At the Biltmore Cabaret on Monday, March 10
Sometimes it’s a culmination of little things that turn a good night into something truly great. In the case of Los Angeles neo-soul man Nick Waterhouse, you can start with the fact that his red Gibson SG was connected to his Fender amp not with a wireless transmitter but with a vintage-looking white curly cord, the effect more Apollo Theater circa ’62 than technology-obsessed 2014.
On the sartorial-splendour front, the trim and bespectacled singer wore black loafers, a tight-fighting blazer over a button-up white shirt, and dress pants so impeccably creased, they were surely ironed seconds before he took the stage.
The visual treats didn’t stop there. Give the man credit for putting together a band—the Tarots—that practically dripped retro cool. Leading the charge was Paula Henderson, whose green cocktail dress, sparkling emerald shoes, fishnet stockings, and ’50s sunglasses were accessorized by a baritone sax the size of a small battleship.
Equally awesome was old-school keyboardist J.T. Thomas, who looked like the ghost of Albert Einstein, and played with the spirit of a man born and raised in Muscle Shoals.
It all added up to the kind of mini-spectacle where you were in love with Waterhouse and his band before they’d even played a note. The bonus on this clear and chilly March night was that the music was every bit as great as the people playing it.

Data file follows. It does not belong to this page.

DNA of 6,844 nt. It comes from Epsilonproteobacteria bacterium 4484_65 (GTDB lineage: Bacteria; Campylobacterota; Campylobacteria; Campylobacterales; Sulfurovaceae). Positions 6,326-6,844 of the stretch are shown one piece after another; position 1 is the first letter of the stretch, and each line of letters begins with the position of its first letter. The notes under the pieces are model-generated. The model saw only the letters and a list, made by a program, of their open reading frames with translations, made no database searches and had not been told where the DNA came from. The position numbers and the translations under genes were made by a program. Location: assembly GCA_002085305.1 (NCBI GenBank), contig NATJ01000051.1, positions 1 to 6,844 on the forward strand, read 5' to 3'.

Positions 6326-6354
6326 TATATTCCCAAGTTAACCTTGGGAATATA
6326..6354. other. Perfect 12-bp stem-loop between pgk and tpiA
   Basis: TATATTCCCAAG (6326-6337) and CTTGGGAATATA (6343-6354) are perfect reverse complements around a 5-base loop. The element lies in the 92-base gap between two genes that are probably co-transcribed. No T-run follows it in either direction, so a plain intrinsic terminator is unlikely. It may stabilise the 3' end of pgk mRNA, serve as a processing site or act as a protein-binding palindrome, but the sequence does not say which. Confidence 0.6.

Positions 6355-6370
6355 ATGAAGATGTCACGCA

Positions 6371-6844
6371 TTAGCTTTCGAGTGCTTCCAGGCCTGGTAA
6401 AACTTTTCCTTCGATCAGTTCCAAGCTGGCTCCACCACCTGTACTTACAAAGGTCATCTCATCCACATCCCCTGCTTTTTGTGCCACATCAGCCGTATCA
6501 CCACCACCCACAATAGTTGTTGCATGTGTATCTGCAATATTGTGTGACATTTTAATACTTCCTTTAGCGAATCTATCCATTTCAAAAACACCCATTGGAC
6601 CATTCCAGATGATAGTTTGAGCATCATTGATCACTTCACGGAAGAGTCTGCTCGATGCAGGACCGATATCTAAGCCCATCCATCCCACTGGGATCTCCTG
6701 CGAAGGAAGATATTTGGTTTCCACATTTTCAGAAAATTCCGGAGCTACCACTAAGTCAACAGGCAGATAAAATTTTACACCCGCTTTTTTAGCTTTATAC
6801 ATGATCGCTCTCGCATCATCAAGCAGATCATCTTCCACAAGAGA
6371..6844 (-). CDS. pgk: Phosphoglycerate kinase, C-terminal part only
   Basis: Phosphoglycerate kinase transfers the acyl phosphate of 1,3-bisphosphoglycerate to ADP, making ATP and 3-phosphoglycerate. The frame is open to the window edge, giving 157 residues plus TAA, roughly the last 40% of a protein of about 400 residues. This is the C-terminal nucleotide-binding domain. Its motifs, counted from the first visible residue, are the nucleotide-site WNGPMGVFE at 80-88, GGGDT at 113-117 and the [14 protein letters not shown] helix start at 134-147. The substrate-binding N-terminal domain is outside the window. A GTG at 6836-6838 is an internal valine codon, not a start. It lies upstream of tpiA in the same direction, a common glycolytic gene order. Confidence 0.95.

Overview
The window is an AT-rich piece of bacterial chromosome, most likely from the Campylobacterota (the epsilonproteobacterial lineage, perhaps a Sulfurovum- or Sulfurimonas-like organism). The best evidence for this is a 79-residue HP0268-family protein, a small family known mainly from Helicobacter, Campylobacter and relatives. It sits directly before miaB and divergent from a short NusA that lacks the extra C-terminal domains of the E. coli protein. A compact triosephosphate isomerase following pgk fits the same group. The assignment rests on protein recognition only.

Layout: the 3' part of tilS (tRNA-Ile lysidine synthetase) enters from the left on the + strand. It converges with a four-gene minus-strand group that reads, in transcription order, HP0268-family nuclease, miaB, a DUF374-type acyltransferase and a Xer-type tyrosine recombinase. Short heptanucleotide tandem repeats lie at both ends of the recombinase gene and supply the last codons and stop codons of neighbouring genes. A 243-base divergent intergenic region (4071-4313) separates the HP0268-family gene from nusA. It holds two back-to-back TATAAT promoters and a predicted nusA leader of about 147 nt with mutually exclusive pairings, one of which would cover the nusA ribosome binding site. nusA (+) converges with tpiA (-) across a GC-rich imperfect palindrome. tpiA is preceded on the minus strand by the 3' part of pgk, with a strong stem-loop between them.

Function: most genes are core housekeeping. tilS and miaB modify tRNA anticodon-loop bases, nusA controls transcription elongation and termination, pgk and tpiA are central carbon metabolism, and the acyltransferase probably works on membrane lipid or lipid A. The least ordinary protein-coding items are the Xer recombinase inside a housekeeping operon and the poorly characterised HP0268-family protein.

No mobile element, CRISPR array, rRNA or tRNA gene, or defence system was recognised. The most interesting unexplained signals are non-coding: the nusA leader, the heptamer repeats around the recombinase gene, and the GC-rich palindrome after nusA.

The Biltmore was surprisingly full for a Monday, which perhaps had something to do with the folks from the East Van Soul Club helping out with the proceedings. That Waterhouse was on the same page as his hosts was made clear about halfway through the night. Right before launching into his swaggering throwback of a new single, “This Is a Game”, he made an announcement: “Thanks to the East Van Soul Club and their deejays. I make 45s for those guys.”
Waterhouse also makes 45s for those who never leave the house without their Ray-Bans, tailor-made mod suits, and hairdos that suggest time stopped right when Shindig! was the hottest show on television. Such folks were well-represented on the dance floor, along with hippie chicks in Black Flag shirts, fellows who take their fashion cues from Rodney Bingenheimer, and Freedom 55ers who gave it as good as anyone in the front row.
If the diversity in the room indicated anything, it was that no-bullshit R&B is one of those genres that cut across all boundaries. Despite his well-groomed appearance, Waterhouse’s take on the style was wonderfully unvarnished, part morphined swing (“High Tiding”), part strip-club bump-and-grind (“Dead Room”), and part northern soul (“I Can Only Give You Everything”). If you didn’t get chills when things ground to a halt in the middle of “Say I Wanna Know”, and nothing but the sound of cool-cat snapping fingers came from the stage, you’re probably dead inside.
Even though he didn’t break a sweat until about three-quarters of the way through the show, Waterhouse seemed to be having just as good a time as his audience, sharing a huge smile with his drummer after Thomas’s killer porno-soundtrack keyboard odyssey in the middle of “Don’t You Forget It”.
The night wrapped up with a ragged but spirited encore version of “Gloria”, the singer noting that he normally doesn’t do curtain calls, and so figured he’d bust out something good for the special occasion. He finished a great set off by announcing, “Over to you East Van Soul Club,” at which point the music kicked back to a golden era when Stax was the coolest label in America.
If you closed your eyes, you could almost see Nick Waterhouse.